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The U.S. Department of the Treasury’s Office of Foreign Assets Control said it has reached settlements of $170,535 with Allianz Global Risks U.S. Insurance Co. and of $66,212 with Chubb Ltd. for violations of Cuban Assets Control Regulations, the Treasury said in a statement Wednesday.
Between Aug. 20, 2010, and Jan. 15, 2015, Allianz Global Risks Canada, part of Allianz, fronted travel insurance policies that included occasional coverage relating to Canadian residents’ travel to Cuba, according to documentation.
The Office of Foreign Assets Control determined that Allianz Global Risks US voluntarily self-disclosed the apparent violations and that these apparent violations constitute a nonegregious case, the documentation showed. The total base penalty amount for the apparent violations was $270,690.90, it said.
In a statement, Allianz said it self-reported the violation to OFAC and agreed to settle any potential violations of the Cuban Assets Control Regulations.
"Additionally, we have undertaken steps to enhance our Canadian OFAC compliance program and will continue to audit and enforce internal compliance processes," the statement said.
The $66,212 settlement with Chubb was in its role as successor legal entity of the former Ace Ltd., the Treasury said.
Between Jan. 1, 2010, and Dec. 31, 2014, Ace Europe processed at least 20,291 transactions totaling $367,847 in apparent violation of the Cuban Assets Control Regulations, documentation shows.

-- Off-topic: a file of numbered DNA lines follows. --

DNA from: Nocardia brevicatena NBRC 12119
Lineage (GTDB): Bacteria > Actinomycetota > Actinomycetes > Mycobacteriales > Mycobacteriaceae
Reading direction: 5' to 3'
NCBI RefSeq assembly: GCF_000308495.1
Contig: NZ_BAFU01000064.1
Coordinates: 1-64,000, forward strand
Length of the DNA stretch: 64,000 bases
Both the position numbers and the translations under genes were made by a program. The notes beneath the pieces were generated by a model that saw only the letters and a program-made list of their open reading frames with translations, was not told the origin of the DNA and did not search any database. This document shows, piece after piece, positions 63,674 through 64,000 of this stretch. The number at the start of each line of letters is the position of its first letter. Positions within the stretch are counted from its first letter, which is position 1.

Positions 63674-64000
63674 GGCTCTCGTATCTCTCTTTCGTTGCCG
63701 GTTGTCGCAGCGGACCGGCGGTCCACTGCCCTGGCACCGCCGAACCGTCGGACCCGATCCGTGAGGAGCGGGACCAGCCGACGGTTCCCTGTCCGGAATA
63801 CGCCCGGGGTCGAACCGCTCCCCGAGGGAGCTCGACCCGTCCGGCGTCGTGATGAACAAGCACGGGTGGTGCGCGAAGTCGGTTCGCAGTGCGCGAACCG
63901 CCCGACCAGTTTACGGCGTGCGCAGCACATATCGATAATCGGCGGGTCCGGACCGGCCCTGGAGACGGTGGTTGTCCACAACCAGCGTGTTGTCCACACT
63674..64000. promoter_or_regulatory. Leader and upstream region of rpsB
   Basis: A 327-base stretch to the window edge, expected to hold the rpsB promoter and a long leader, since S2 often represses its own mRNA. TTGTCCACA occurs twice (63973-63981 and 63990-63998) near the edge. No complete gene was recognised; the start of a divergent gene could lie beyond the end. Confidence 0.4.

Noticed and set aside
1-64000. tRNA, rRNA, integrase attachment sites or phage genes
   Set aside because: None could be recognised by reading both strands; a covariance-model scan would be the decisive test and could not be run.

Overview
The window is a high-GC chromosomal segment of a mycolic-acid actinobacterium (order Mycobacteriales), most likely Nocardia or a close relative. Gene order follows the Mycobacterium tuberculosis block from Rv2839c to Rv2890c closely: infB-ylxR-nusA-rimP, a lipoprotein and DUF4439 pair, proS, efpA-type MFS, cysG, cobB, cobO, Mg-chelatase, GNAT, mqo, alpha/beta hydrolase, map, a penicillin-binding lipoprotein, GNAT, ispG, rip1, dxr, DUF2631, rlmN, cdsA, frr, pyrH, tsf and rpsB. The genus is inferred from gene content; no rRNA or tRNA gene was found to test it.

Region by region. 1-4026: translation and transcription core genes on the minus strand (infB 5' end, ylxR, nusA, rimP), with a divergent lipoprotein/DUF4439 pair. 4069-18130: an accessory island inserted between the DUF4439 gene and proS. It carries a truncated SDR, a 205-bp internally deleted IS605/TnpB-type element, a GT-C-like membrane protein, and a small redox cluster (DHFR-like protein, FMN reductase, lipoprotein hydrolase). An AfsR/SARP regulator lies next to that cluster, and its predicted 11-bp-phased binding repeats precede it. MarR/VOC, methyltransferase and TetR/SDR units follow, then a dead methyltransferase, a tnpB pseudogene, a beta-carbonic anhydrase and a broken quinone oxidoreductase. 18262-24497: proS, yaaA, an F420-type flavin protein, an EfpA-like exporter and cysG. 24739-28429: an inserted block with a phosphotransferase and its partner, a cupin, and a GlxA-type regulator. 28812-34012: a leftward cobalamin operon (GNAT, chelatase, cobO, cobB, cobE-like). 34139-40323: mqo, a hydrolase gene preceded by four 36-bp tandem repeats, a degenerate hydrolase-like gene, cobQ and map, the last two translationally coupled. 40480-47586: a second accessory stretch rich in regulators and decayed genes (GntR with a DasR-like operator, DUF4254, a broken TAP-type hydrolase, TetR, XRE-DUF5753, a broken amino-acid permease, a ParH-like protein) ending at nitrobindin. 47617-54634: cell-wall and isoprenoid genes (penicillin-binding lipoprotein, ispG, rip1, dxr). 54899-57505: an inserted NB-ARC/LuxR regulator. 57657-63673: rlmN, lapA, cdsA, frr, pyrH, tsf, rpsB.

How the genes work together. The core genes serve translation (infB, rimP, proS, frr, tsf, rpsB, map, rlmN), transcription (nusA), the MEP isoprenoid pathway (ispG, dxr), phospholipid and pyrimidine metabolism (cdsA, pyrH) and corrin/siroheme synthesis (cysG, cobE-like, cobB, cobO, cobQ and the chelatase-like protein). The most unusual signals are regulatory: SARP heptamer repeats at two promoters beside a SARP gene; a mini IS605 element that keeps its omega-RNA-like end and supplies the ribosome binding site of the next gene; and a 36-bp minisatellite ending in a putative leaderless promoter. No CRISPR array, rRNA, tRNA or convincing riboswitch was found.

This transaction total included 20,218 premium payments totaling $287,292 that Ace received for Cuba-related travel insurance coverage of insureds’ travel to Cuba, as well as 73 Cuba-related claims payments paid out under these coverages totaling $80,555, the documentation showed.
The apparent violations appear to have been caused by Ace’s misunderstanding of the applicability of U.S. sanctions on Cuba with respect to this activity, the Treasury said.
The Office of Foreign Assets Control determined that Ace made a voluntary self-disclosure of the apparent violations, and that these apparent violations constitute a nonegregious case. The total base penalty amount for the apparent violations was $183,923.52.
A Chubb spokesman had no comment.
Germany-based Allianz S.E. has made an offer to Brazil-based insurer Sul America S.A. to buy its property/casualty and auto insurance units, Reuters reported. Sul America plans to focus more on health life and pension insurance if an agreement is reached to sell the units.